Starting Monday, Bay Area Rapid Transit, or BART, began efforts to enhance public safety by mandating police and fare inspectors to work extra hours in the service’s busiest areas in order to “bolster their visible presence and enhance public safety,” according to a BART press release.
This effort, addressed in the Safety and Security Action Plan introduced by BART General Manager Grace Crunican in August, comes as a response to riders’ safety concerns and aims to “move illegal and rule violation activities off the trains and out of stations while deterring criminal activity,”according to the press release.
“We are taking concrete action in direct response to the concerns of our riders,” said Crunican in the press release. “Our riders want to see more employees on the trains and platforms and at the fare gates. This plan lets us immediately increase employee presence while we work to hire more police officers.”
Regarding future budget proposals, according to the press release, Crunican will propose adding 19 new police officer positions to the budget for the next fiscal year which would increase police presence systemwide. According to the press release, the BART Police Department has already made significant gains in stepping up patrols due to an effort to bring the officer vacancy rate down from 41 percent to 20 percent. In the past two years, arrests have surged by 56 percent.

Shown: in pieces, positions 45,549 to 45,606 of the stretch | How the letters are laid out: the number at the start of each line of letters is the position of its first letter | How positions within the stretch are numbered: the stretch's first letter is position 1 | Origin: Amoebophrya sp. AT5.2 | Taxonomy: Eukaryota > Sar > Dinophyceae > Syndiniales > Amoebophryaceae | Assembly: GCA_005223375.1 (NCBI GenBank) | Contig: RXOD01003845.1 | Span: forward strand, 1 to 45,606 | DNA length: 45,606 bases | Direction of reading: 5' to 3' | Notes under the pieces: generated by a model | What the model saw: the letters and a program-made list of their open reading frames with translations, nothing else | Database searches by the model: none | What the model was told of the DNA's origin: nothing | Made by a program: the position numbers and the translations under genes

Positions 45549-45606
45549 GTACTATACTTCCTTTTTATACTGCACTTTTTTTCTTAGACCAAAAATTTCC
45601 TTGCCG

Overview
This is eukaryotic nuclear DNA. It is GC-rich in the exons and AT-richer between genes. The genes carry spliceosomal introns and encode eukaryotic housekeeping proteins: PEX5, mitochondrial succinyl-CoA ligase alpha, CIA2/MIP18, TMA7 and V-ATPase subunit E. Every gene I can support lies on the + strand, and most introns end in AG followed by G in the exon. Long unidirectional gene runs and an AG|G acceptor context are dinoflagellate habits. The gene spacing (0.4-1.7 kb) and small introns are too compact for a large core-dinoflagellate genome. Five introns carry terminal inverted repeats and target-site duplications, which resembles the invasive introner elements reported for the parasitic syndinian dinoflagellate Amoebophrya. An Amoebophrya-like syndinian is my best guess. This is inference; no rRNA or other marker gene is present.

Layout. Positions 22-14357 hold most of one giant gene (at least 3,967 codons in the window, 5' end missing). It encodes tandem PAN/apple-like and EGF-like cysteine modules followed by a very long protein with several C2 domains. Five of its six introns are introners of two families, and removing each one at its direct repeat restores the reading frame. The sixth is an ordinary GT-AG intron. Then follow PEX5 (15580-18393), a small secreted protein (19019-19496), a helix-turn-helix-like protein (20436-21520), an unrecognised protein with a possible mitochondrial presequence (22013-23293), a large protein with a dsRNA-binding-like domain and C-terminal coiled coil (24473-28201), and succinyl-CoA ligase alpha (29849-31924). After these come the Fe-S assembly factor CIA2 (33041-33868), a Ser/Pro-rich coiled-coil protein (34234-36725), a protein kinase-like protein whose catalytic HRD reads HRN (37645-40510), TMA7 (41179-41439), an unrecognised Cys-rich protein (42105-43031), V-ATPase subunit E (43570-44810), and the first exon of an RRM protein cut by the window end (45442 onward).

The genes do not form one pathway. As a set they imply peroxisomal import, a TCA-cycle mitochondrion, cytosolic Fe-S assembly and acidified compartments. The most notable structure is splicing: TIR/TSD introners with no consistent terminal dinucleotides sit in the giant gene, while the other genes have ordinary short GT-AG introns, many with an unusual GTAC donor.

Efforts to make it difficult for fare cheats to bypass the fare gates have also been underway such as retrofitting stations with raised railings, adding alarmed swing gates, adding modifications to BART’s existing fare gates and installing upgraded camera systems, according to the press release.
The extra patrol and working hours come as a response to BART’s most recent satisfaction survey, which presented a drop in public safety according to BART communications officer Anna Duckworth.
The BART 2018 Customer Satisfaction Survey consisted of a random sampling of 5,292 riders onboard BART trains “during peak commute, off peak times, weekdays and weekends from September 11, 2018 through October 21, 2018,” according to the survey summary. According to the summary, the survey revealed that 56 percent of its riders are “satisfied overall” with BART’s services, a number that has declined from the 69 percent reported in 2016 and 74 percent reported in 2014.
According to the survey summary, the biggest declines in satisfaction was related to “quality of life issues” which include fare evasion enforcement, personal security in the BART system and the presence of BART police in stations.
“I guess it sounds reasonable to increase manpower before getting physical barriers in place. I didn’t realize this was a problem people (had with) turnstiles,” said BART passenger Mary McBride. McBride also questioned whether increased enforcement would deter anything from happening. She said that there were other questions that needed to be addressed.
According to Duck, BART had a $2.7 million budget to increase safety last year. The budget for designing and constructing safety improvements was $1.2 million.